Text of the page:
\begin{center}
\includegraphics[scale=0.7]{SquareEquivalence.jpg}.
\end{center}
We can then count the number of equivalence classes directly. We have the following classes occuring with the following multiplicities.
\begin{center}
\begin{tabular}{m{1.5in} m{2.5in}}
\includegraphics[scale=0.7]{Square1.jpg} & $n$ - because we have $n$ choices for $c_1$.\\
\includegraphics[scale=0.7]{Square2.jpg} & $n(n-1)$ - because we have $n$ choices for $c_1$ then $n-1$ choices for $c_2$.\\
\includegraphics[scale=0.7]{Square3.jpg} & ${n \choose 2}$ - because we must choose $c_1$ and $c_2$ but we can restrict to $c_1 > c_2$ due to symmetry.\\
\includegraphics[scale=0.7]{Square4.jpg} & ${n \choose 2}$ - because we must choose $c_1$ and $c_2$ but we can restrict to $c_1 > c_2$ due to symmetry.\\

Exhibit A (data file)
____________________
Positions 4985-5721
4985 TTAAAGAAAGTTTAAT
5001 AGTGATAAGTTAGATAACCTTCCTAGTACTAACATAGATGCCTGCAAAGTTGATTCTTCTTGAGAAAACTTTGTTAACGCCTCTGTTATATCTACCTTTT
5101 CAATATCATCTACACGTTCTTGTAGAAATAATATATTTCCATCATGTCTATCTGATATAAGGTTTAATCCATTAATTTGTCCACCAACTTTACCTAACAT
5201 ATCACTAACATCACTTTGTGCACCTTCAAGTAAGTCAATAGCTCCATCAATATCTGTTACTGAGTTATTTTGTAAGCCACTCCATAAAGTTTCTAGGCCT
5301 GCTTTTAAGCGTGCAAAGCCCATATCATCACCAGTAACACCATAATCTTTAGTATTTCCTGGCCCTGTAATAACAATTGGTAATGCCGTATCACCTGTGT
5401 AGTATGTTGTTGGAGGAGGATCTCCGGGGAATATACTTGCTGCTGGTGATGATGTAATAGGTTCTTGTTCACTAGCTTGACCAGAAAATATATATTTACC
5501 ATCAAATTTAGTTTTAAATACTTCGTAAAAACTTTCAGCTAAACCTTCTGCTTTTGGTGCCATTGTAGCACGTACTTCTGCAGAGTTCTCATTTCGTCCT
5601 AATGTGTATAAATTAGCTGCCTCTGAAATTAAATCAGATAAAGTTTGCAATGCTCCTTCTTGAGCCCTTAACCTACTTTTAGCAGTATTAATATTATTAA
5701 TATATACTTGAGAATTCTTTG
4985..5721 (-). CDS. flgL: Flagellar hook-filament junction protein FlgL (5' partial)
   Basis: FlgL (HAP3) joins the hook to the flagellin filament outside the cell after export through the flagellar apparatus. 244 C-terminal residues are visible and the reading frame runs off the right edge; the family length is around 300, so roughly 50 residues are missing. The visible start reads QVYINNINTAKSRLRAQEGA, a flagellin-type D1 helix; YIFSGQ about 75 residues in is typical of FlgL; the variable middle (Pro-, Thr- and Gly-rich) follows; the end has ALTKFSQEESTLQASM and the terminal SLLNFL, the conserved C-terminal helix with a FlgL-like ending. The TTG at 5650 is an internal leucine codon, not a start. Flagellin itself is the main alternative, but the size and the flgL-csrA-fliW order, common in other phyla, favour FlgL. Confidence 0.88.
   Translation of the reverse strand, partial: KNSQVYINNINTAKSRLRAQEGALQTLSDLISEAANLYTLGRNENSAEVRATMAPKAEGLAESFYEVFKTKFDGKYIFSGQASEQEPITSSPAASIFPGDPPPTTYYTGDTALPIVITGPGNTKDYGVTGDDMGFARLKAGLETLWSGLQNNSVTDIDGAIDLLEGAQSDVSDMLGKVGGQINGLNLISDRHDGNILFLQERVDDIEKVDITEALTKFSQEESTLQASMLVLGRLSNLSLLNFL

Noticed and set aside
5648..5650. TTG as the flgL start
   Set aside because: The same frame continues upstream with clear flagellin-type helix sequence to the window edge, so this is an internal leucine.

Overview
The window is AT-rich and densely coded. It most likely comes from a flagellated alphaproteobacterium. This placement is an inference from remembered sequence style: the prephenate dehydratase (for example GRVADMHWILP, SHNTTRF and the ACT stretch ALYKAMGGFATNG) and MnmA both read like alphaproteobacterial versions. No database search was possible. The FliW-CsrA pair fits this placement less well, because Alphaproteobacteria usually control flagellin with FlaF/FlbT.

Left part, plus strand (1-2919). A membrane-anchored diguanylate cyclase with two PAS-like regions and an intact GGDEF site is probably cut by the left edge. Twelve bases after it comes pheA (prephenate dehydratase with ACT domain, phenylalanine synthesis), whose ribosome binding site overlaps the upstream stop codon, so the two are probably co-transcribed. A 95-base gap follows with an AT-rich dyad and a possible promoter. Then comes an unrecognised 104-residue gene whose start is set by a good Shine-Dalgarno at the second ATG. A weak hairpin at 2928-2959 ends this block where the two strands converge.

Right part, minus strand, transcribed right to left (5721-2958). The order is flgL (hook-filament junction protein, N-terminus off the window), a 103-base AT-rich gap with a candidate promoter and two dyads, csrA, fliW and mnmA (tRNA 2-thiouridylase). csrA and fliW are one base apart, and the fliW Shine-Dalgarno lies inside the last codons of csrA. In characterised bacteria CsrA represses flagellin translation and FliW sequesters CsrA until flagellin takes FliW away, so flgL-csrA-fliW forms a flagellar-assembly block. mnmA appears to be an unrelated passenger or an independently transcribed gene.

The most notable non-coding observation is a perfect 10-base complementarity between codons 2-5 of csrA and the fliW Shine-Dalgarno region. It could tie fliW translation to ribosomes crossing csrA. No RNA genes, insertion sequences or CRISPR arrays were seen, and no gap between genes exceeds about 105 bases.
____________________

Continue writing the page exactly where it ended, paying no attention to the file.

\includegraphics[scale=0.7]{Square5.jpg} & $n {{n-1} \choose 2}$ - because we must choose $c_1$ from $n$ colors, then choose $c_2$ and $c_3$ but we can restrict $c_2 > c_3$ by \hspace{20pt} symmetry.\\
\includegraphics[scale=0.7]{Square6.jpg} & $n {{n-1} \choose 2}$ - because we must choose $c_1$ from $n$ colors, then choose $c_2$ and $c_3$ but we can restrict $c_2 > c_3$ by \hspace{20pt} symmetry.\\
\includegraphics[scale=0.7]{Square7.jpg} & $3 {n \choose 4}$ - because we choose 4 colors then have to choose 1 of $\{c_2,c_3,c_4 \}$ to be opposite $c_1$.\\
\end{tabular}
\end{center}
To count the toatl number of colorings that are not equivalent under rotation or reflection we sum up the multiplicities of the equivalences. Doing this we conclude:
\[\# \{ \mbox{non-equivalent colorings} \} \]